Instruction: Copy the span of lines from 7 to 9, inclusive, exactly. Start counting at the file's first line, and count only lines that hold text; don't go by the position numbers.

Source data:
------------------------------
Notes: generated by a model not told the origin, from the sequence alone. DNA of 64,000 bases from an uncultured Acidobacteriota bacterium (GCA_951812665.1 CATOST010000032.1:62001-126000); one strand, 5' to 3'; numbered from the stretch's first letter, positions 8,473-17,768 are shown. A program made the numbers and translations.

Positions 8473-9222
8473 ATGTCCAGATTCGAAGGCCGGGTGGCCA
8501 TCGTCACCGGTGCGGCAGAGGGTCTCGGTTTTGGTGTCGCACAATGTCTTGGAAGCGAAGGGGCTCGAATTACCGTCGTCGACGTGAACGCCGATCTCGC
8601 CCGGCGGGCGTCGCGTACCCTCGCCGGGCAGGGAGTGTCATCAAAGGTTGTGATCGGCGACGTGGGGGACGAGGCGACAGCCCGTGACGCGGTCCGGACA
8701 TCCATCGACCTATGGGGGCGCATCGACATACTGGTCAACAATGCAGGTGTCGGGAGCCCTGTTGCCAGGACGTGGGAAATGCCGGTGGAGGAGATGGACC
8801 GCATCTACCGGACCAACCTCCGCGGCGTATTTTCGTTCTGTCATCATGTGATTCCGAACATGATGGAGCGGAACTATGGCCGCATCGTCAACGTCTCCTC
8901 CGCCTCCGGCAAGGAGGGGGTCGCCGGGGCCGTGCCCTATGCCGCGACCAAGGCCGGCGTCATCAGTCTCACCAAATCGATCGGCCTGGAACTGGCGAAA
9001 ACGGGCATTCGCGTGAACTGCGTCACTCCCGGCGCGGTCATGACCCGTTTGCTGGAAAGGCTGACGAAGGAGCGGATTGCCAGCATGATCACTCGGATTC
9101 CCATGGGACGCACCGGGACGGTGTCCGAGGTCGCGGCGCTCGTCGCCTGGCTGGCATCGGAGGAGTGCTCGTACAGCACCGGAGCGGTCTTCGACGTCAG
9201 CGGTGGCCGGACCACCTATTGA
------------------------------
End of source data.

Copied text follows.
8801 GCATCTACCGGACCAACCTCCGCGGCGTATTTTCGTTCTGTCATCATGTGATTCCGAACATGATGGAGCGGAACTATGGCCGCATCGTCAACGTCTCCTC
8901 CGCCTCCGGCAAGGAGGGGGTCGCCGGGGCCGTGCCCTATGCCGCGACCAAGGCCGGCGTCATCAGTCTCACCAAATCGATCGGCCTGGAACTGGCGAAA
9001 ACGGGCATTCGCGTGAACTGCGTCACTCCCGGCGCGGTCATGACCCGTTTGCTGGAAAGGCTGACGAAGGAGCGGATTGCCAGCATGATCACTCGGATTC